When visiting any website, you’ll notice that typical plans are divided into a higher-priced plan for single-unit houses and a lower-priced plan for apartments. The thinking behind this is likely that if you live in a single-unit residence, you probably have more household members using the Internet than someone in an apartment.
Ready to choose a service? Let’s go shopping.
Nuro Hikari is considered one of the fastest Internet providers in Japan, with a peak performance speed of up to 10 Gbps (depending on which of their plans you choose). This is an ideal choice if you’re a heavy Internet user. Their popular plan’s monthly fee is ¥4,743.
Precautions: Service is limited to the Hokkaido, Kanto, Tokai, Kansai, and Kyushu. So this is an excellent choice if you live in Tokyo, but not so great if you live in Tohoku or Shikoku.
Softbank mobile plan users can get significant savings with this bundled plan. If you aren’t a Softbank user, then the monthly fee depends on the length of contract you sign up for and the plan type. Plan prices range from ¥3,900 yen to ¥5,600 yen. There is also a contract fee of ¥3,000 yen and a construction cost of ¥24,000 for installing the line, although this is sometimes waived if you sign up during a campaign month. Data speed: 1 Gbps
Precautions: This isn’t the fastest option out there, and the fees can get relatively high if you aren’t also a Softbank mobile phone user.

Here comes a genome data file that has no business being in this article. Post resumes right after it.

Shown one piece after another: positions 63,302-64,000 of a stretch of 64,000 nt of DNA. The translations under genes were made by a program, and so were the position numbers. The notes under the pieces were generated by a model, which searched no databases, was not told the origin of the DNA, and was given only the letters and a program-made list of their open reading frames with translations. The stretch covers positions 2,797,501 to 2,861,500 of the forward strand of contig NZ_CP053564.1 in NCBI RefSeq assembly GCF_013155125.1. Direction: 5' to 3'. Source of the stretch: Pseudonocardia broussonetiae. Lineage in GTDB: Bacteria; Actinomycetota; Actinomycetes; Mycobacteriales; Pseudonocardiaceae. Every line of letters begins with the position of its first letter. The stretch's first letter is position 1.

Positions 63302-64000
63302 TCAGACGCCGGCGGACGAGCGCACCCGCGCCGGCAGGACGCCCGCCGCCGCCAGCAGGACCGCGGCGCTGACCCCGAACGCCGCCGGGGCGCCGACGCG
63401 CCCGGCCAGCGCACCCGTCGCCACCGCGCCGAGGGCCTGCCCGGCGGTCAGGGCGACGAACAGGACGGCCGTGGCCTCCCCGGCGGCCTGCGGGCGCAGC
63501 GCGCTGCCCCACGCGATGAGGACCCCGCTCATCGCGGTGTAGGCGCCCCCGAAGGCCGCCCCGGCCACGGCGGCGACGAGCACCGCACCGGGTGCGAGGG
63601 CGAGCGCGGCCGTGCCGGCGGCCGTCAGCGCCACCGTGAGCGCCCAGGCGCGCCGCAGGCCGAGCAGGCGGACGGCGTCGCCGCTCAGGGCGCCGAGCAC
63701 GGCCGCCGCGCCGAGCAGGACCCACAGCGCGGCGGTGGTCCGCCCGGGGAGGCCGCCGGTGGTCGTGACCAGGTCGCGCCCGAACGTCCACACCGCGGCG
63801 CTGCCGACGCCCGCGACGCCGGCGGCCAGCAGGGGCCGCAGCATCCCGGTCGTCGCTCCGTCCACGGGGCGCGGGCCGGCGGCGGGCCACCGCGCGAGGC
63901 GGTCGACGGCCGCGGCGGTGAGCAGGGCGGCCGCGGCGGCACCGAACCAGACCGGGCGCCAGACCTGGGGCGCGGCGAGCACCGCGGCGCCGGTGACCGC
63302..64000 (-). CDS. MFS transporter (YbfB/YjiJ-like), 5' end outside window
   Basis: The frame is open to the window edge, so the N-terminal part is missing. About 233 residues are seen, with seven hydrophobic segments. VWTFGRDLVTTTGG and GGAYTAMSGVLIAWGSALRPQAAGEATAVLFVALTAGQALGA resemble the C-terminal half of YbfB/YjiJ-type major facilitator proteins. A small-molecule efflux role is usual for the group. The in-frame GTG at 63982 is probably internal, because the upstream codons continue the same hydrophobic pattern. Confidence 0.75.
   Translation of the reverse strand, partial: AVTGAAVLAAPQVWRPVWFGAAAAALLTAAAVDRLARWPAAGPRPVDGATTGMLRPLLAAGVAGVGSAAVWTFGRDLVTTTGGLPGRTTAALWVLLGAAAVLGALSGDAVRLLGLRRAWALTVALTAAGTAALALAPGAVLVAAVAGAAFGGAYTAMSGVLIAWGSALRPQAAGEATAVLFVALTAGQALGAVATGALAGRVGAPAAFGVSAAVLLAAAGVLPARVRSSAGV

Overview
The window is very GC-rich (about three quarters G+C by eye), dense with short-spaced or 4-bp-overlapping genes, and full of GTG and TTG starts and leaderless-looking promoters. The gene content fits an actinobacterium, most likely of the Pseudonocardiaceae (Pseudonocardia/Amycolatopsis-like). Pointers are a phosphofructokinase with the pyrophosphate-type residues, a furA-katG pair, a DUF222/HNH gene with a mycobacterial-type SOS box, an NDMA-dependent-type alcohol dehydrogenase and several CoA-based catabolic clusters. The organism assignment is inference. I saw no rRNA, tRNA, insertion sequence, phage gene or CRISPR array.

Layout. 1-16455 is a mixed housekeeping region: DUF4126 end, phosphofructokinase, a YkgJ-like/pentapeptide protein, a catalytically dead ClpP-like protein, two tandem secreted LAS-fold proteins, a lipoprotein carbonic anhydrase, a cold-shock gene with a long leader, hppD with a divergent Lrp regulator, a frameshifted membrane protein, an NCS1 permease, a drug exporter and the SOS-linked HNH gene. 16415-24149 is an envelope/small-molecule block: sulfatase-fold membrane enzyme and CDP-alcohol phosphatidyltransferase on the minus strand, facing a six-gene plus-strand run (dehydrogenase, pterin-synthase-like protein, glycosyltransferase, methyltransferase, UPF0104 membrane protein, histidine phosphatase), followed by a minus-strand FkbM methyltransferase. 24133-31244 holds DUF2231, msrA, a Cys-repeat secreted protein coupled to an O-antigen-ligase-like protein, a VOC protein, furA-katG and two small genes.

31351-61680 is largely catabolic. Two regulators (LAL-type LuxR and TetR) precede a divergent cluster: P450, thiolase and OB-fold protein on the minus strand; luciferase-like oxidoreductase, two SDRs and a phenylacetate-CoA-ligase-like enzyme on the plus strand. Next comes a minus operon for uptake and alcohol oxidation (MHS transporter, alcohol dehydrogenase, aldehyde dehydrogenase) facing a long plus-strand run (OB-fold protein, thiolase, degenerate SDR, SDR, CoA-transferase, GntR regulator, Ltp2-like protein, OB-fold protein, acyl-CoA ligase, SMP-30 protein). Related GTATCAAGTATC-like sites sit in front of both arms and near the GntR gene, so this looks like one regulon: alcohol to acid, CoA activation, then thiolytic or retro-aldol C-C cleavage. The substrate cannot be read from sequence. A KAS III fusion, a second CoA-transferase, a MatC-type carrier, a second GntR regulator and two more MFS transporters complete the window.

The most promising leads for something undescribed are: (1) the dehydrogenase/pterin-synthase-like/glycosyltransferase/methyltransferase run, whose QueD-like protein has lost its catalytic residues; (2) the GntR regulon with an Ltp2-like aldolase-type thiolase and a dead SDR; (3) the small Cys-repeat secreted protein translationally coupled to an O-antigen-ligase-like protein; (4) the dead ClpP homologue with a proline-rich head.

The Docomo Hikari plan includes free rental of a Wi-Fi router, monthly discounts on Docomo phone charges, and an IPv6 connection that minimizes congestion issues. A good option if you are already a Docomo mobile plan user or plan to use them in the future. The speed is 1 Gbps. Construction costs range from ¥15,000 to ¥18,000. Monthly fees range from ¥3,800 to ¥5,200.
Precautions: Cancellation fees kick in if you end your contract before the contract period is up. Also, compensation is required if the wireless router is not returned once the contract is up or is found to be damaged upon return. If your contract is for 37 months, you do not need to return the Wi-Fi router.
After Nuro Hikari, this is one of the speediest Internet providers you can choose from. Monthly charge ranges from ¥4,300 to ¥5,600, for apartments and houses, respectively. Expect to pay more for their speedier data plans. The construction fee is ¥37,500 for houses and ¥30,000 for apartments. Many campaigns and mobile plan tie-ins can bring down your monthly payment but verify the contract particulars before signing the contract.
Precautions: When canceling, you will need to pay to remove the optical cable (construction cost: ¥28,800). Not applicable to apartments.
Note: The plans listed in this article contain many details that we could not easily cover within the space of one article. To find the plan that will best fit your needs, make sure to read through the fine print to avoid penalties or signing up for something insufficient for your needs.